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Na Moolelo Lecture Series

Iolani Palace

Na Moolelo Lecture Series
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Iolani Palace Na Moolelo Lecture 1 hour before event starts Free  

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Iolani Palace invites you to join us at our new Na Moolelo Lecture Series, which feature presentations by Hawaiian cultural experts, historians, and museum professionals that prompt will discussion of Hawaii history and culture as well as museum practices. 

The lecture series is free and open to the public. 

The summer schedule for the Na Moolelo Lecture Series is as follows:

Wednesday, July 11

Topic:              A Duty of Care:  Museums, Environment and Climate
Why does it matter that museums become more environmentally sustainable and climate resilient? How can they even do it? It starts with energy, water and waste; progresses to capital planning and public programs; and culminates with cooperative community planning for resilience and national commitments to UN Sustainable Development Goals. See how this work is developing in Hawaii, and around the country, through programming about climate and the Anthropocene, in operations through high-efficiency buildings and processes, and through community resilience planning. Examples include Manoa History Center, Bishop Museum, Strawbery Banke, CalAcademy, Detroit Zoo, Monterey Bay Aquarium, Wagner Free Institute, Phipps Conservatory.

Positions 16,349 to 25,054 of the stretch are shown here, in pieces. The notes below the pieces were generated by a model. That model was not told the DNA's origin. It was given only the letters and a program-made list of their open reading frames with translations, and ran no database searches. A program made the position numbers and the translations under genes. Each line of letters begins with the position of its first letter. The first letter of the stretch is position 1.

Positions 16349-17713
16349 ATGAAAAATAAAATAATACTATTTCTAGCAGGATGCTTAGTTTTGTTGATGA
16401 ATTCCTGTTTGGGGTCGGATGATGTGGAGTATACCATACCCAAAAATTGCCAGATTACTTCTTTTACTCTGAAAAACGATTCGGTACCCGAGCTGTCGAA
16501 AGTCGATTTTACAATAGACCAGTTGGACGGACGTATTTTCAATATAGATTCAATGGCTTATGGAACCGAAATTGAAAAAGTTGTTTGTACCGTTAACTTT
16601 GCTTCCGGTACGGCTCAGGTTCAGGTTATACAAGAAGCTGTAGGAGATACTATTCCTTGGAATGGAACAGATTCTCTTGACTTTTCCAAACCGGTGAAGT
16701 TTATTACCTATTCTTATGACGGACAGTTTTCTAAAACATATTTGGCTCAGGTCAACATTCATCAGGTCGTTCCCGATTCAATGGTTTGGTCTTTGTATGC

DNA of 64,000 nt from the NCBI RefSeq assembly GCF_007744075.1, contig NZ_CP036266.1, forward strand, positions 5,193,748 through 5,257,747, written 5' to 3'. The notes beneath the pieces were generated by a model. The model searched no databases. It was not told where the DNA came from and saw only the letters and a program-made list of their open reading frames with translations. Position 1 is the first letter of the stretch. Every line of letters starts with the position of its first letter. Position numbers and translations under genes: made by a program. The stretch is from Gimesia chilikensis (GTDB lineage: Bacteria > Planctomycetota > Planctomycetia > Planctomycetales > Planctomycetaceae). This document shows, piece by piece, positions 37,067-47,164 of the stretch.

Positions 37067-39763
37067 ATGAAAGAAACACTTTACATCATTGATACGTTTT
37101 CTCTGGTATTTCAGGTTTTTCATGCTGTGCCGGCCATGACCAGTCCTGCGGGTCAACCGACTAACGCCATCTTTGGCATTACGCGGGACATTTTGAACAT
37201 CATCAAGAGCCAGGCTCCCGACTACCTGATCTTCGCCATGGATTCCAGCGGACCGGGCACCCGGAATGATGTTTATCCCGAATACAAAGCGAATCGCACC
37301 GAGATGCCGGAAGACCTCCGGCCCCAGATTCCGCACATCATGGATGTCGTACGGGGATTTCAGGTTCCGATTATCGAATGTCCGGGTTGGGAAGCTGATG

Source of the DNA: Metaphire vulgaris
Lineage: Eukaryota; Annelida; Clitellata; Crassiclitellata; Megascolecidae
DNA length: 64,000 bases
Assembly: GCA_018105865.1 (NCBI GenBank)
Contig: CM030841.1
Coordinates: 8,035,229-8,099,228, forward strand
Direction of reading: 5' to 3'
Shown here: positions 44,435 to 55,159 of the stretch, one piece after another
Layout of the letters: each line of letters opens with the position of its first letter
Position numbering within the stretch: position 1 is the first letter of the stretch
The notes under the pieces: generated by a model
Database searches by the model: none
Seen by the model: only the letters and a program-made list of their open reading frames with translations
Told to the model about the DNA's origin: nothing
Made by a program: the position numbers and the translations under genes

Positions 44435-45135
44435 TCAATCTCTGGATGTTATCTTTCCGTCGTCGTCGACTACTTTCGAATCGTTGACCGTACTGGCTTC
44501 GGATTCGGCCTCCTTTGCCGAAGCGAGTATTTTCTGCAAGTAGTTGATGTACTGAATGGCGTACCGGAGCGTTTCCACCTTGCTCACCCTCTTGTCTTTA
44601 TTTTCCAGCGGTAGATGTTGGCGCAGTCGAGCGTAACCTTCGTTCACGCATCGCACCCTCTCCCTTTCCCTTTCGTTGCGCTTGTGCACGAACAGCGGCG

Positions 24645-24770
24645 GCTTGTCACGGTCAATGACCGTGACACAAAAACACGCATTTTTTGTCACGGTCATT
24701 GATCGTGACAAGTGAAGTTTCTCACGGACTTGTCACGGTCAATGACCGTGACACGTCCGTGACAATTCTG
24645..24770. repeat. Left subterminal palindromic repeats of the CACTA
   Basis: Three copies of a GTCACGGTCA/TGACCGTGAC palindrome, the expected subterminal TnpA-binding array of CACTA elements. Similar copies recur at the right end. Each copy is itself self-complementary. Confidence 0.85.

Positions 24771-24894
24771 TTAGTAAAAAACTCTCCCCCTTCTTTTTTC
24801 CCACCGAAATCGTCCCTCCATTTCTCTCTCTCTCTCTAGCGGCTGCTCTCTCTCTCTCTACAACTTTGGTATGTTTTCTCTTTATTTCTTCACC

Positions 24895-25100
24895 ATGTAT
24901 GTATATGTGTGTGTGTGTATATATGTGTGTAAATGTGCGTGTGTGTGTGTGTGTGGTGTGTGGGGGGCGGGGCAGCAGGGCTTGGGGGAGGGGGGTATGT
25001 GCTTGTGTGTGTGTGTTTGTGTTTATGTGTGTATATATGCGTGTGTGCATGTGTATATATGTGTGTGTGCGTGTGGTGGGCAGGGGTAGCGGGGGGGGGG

Speaker:         Sarah Sutton, Sustainable Museums
Sarah Sutton is Principal of Sustainable Museums, a consultancy using the understanding of behavioral change, environmental policy, and cultural resource practice to help nature/culture organizations thrive in a changing planetary climate. She helps zoos, aquariums, gardens, museums, and historic sites become more environmentally sustainable and to work with their communities to build climate resilience. She is the Sector Lead for Cultural Institutions at We Are Still In, the largest national coalition of non-party supporters of the Paris Climate Agreement. 

Wednesday, July 18
Topic:             Cultural Property, Indigenous Traditional Knowledge, and Western Intellectual Property Systems